Online dating is hotter than ever. According to the Toronto Sun, visitors and revenue more than doubled between 2007 and 2012, increasing from $900 million to $1.9 billion. The BBC says that there are more than 5 million online dating site users in the United Kingdom. If you’re one of them, you’re probably used to filling out your online profiles much the way you would a job application.
Only Part of the Story
You don’t do it to intentionally mislead anyone. You’re just trying to accentuate the positive and eliminate the negative. Jennifer Gibbs, an assistant professor of communications at Rutgers, tells ABC News that people want to create Internet dating profiles that will stand out in the vast online dating market. But doing so means the algorithms most dating sites use won’t be able to accurately match people up. Omitting information, for example, means your dating site can’t recommend matches that share your actual interests. For instance, if you neglect to list on your profile that you enjoy online gaming and consistently download games from sites such as iwin.com, your dating site won’t connect you with other online game enthusiasts.
Or maybe you’re portraying the “you” you think you should be—or wish you were—instead of the one you are. An example would be if a woman who consistently dates and contacts blonde men of average height were to list in her profile that she was attracted to tall, dark men, a contradiction that’s obvious to anyone. It’s discrepancies like this that have caused researchers to look to companies such as Amazon for better ways to make a match.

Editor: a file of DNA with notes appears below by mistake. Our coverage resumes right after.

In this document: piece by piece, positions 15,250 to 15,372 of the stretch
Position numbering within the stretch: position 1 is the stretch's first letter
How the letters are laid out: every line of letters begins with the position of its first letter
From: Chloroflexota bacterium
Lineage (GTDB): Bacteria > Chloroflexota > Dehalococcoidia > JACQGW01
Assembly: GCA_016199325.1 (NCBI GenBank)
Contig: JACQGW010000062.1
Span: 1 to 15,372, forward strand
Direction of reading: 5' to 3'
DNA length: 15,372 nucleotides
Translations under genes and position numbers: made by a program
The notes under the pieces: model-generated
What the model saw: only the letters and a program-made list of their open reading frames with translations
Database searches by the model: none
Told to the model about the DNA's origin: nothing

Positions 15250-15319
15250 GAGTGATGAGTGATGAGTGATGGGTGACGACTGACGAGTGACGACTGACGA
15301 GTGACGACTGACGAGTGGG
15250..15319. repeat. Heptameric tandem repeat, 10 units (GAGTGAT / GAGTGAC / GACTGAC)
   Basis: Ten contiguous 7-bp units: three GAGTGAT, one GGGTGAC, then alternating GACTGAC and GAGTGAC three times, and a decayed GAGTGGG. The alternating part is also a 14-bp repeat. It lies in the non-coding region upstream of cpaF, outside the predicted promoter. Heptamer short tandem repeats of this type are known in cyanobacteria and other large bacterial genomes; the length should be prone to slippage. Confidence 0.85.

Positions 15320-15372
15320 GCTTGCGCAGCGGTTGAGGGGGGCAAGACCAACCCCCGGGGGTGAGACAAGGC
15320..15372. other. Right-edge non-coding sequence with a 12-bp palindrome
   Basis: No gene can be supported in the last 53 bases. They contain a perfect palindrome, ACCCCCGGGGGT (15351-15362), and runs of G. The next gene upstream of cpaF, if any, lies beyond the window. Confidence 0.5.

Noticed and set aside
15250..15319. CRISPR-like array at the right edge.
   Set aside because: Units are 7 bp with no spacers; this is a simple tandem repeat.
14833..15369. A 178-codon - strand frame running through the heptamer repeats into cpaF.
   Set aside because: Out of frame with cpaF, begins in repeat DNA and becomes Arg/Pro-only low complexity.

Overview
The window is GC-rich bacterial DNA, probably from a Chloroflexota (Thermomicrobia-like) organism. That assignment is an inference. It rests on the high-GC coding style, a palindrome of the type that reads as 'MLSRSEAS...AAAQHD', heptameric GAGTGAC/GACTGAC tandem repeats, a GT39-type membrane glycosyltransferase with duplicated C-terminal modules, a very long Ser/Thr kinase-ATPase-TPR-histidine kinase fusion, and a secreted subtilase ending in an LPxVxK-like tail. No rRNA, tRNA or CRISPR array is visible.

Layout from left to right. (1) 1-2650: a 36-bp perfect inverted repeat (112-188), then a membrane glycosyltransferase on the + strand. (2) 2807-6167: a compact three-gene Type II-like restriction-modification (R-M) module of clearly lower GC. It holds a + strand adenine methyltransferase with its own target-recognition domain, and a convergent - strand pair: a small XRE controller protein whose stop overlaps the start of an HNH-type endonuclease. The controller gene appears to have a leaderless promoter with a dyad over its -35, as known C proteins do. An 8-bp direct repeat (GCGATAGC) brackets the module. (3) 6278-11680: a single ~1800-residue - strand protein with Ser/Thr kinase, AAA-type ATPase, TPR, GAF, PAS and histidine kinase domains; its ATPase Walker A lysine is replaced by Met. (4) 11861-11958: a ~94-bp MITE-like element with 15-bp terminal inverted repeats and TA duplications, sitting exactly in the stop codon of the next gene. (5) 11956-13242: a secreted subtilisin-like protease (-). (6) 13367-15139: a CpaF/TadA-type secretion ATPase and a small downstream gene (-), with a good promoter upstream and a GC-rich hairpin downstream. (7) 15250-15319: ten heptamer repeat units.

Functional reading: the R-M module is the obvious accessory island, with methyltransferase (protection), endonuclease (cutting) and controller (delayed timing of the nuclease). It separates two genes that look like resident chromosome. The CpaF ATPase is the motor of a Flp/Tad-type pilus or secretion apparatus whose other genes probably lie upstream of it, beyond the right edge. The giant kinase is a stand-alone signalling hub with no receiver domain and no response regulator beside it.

A Calculated Match
A team based at the University of Iowa, led by management sciences assistant professor Kang Zhao, has developed a dating site algorithm that works more like the one Netflix uses to recommend your next movie selection. After completing a case study of online dating, Zhao’s team applied the data to create an algorithm that they believe will improve the response return rate for online daters by connecting people who more accurately match up with each other.
How would something like that work, you ask? In a nutshell, instead of giving any credence to the candy-coated wish list you filled your profile with, Zhao’s algorithm looks at the types of people you’ve contacted to determine your taste, and rates attractiveness based on how many responded and didn’t respond. Essentially, the new algorithm understands that actions speak louder than words. In the case of the woman who says she goes for tall, dark men, the old algorithm would continue to recommend what she asked for: tall and dark, with the responses continuing to be hit and miss. But the new algorithm would ignore her stated preferences once it recognizes that she actually prefers blondes under 6 feet tall.
If you’re uncomfortable with an algorithm having a mind of its own where your love life is concerned, you don’t have to pull out of your dating site just yet. Although Zhao and his team have been contacted by dating services that want to put the new algorithm into action, it hasn’t happened yet. On the bright side, you can always follow the algorithm’s lead. Emulate its penchant for ignoring and disregard the fact that a computer program knows you better than you know yourself.